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   2017| April-June  | Volume 2 | Issue 2  
    Online since May 31, 2017

 
 
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RESEARCH ARTICLES
Supercapsular percutaneously-assisted total hip approach for the elderly with femoral neck fractures: study protocol for a prospective, open-label, randomized, controlled clinical trial
Liang-hao Wu, Bao-qing Yu, Fan-cheng Chen
April-June 2017, 2(2):56-62
DOI:10.4103/2542-4157.207012  
Background: Artificial hip replacement by the posterolateral approach is generally introduced as a treatment for femoral neck fracture in the elderly, but it is limited by the need for a large incision, cutting off the extortor, and postoperative hip dislocation. The supercapsular percutaneously-assisted total hip (SuperPATH) approach was developed based on the original lateral approach. The SuperPATH approach for hip replacement is characterized by the reduced chance of damaging blood vessels and nerves, reducing intraoperative blood loss, retaining all the joint capsules and supinator, and significantly reducing the incidence of postoperative hip dislocation. Given these advantages, we hypothesized that the SuperPATH approach for hip replacement can achieve better efficacy in the elderly with femoral neck fractures and promote the recovery of postoperative hip function compared with the posterolateral approach. Methods/Design: This is a prospective, single-center, open-label, randomized controlled clinical trial that will be completed at the Pudong Hospital of Fudan University, Shanghai, China. Forty patients with femoral neck fractures were randomly divided into two groups to undergo femoral head replacement by the SuperPATH approach in the experimental group, and by the conventional posterior approach in the control group. The follow-up period is 1 week and 6 months. The primary outcome measure is Harris hip scores at baseline, and at 1 week and 6 months postoperatively to assess functional recovery of the hip. Secondary outcome measures to evaluate the advantages of the SuperPATH approach include the length of surgical incision, intraoperative blood loss, operative time, 24-hour postoperative drainage, and hospital stay. Other outcome measures include the incidence of adverse events at 1 week and 6 months after surgery. Discussion: The aim of this trial is to test our hypothesis that the SuperPATH approach is safer and more reliable for hip functional recovery compared with the posterolateral approach for the artificial hip replacement in femoral neck fractures of the elderly. Trial registration: ClinicalTrials.gov identifier: NCT03134664. Ethics: The study protocol was approved by the Ethics Committee of the Pudong Hospital of Fudan University, China, and performed in accordance with the guidelines of the Declaration of Helsinki, formulated by the World Medical Association. Informed consent: Written informed consent was obtained from all participants prior to the trial commencement.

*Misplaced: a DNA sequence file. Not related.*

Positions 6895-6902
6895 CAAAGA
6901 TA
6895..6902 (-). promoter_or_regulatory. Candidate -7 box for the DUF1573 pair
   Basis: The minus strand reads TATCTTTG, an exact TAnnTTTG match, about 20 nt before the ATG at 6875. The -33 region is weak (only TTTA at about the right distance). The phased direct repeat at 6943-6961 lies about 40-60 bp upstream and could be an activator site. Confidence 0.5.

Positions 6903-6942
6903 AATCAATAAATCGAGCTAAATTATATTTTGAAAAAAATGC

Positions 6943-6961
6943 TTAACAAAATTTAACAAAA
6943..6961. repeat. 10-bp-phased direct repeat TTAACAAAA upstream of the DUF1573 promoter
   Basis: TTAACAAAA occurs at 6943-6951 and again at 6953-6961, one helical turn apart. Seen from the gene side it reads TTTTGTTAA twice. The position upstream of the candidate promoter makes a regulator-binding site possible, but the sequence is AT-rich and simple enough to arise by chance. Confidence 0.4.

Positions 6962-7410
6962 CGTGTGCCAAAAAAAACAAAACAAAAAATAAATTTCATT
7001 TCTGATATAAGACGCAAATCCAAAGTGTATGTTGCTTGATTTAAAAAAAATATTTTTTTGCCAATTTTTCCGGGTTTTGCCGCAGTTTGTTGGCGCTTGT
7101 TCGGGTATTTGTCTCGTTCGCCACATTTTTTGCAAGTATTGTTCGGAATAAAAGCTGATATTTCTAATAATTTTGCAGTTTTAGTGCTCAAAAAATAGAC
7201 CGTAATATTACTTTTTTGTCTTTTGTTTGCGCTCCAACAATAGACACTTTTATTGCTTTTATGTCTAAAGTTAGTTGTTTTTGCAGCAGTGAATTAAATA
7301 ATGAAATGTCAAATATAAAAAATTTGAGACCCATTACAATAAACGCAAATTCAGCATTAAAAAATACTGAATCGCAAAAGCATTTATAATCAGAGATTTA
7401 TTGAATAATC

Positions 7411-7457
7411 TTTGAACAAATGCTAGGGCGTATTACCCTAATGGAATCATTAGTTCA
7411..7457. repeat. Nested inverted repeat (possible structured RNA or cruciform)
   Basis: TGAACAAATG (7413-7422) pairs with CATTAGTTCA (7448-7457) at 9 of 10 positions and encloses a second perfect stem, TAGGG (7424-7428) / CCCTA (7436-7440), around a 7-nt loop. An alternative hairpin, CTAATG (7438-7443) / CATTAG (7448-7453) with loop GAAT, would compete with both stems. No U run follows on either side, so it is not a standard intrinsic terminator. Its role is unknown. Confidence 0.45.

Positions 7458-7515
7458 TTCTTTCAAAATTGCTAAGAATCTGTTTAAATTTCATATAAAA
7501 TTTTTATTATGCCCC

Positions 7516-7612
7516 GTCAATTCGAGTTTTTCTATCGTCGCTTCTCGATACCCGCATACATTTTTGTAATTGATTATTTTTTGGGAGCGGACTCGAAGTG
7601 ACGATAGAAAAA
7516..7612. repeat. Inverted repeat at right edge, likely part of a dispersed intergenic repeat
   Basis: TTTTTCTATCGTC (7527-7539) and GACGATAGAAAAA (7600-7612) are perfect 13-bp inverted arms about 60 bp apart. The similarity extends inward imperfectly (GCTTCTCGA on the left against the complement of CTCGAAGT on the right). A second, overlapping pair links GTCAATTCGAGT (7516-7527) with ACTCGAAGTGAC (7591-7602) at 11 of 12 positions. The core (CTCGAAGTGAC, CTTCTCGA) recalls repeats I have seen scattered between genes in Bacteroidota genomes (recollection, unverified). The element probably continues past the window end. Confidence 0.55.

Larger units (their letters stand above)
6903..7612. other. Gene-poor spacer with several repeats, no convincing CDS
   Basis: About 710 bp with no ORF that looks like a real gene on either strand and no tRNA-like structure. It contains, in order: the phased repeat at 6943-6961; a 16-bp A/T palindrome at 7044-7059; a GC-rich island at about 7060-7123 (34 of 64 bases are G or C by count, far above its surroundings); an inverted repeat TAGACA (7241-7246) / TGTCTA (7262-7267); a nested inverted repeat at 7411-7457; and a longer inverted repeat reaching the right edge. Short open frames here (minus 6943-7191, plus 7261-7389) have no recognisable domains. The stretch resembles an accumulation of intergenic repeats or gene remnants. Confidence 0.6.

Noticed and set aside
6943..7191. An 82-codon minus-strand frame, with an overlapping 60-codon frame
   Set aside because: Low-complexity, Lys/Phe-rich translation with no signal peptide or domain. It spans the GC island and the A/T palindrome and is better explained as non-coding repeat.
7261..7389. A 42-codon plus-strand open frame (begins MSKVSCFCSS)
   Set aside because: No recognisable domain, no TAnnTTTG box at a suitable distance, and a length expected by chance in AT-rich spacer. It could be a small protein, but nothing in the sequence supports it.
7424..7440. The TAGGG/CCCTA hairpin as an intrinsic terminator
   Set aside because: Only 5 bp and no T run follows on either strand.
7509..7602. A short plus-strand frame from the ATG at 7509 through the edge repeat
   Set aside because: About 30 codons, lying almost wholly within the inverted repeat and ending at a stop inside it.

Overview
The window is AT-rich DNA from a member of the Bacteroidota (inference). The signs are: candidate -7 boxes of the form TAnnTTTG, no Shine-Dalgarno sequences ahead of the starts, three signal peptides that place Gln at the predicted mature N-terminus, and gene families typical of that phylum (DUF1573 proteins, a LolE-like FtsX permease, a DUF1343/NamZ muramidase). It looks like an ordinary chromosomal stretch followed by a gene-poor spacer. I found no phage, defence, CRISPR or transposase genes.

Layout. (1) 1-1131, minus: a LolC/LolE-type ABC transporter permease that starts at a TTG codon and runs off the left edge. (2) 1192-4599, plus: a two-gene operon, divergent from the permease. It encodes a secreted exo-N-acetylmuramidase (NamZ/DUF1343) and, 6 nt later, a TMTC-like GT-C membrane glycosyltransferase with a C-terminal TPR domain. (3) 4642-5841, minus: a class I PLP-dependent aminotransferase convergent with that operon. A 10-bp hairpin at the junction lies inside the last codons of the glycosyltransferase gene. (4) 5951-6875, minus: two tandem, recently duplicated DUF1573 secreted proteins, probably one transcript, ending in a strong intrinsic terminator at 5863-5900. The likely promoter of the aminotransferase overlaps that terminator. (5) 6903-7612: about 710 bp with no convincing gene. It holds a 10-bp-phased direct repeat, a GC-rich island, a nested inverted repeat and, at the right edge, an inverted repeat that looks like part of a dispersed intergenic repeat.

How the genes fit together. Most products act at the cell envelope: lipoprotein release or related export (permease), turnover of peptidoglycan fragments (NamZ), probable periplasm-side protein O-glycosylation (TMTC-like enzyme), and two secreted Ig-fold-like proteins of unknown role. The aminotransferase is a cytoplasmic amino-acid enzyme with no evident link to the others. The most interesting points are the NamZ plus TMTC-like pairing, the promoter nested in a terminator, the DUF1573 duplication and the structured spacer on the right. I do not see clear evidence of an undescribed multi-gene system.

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Should angiography be done in suspected tuberculosis of spine in an endemic country? – Hemangioma masquerading as tuberculosis of spine
Vishal Kumar, Avinash Kumar, Sarvdeep S Dhatt, Raj Bahadur
April-June 2017, 2(2):52-55
DOI:10.4103/2542-4157.207011  
Background: Spinal lesions with features of compressive myelopathy and radiological images showing signal enhancement in the vertebral body and paravertebral regions raise the suspicion of spinal tuberculosis, mainly in an endemic/developing country. Methods: Here we present a rare case of a lesion mimicking spinal tuberculosis. The further excision, decompression and spinal fixation were performed after a biopsy. Results: The lesion in the case was confirmed as hemangioma, which was clearly diagnosed by means of digital substraction angiography. Conclusion: This work highlights the use of angiography as an important preoperative diagnostic tool for spinal diseases.
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Effects of lumbar plexus-sciatic nerve block combined with sevoflurane on cognitive function in elderly patients after hip arthroplasty: study protocol for a prospective, single-center, open-label, randomized, controlled clinical trial
Yan-hong Guo, A Liang-de, Zhen Jia
April-June 2017, 2(2):71-77
DOI:10.4103/2542-4157.207014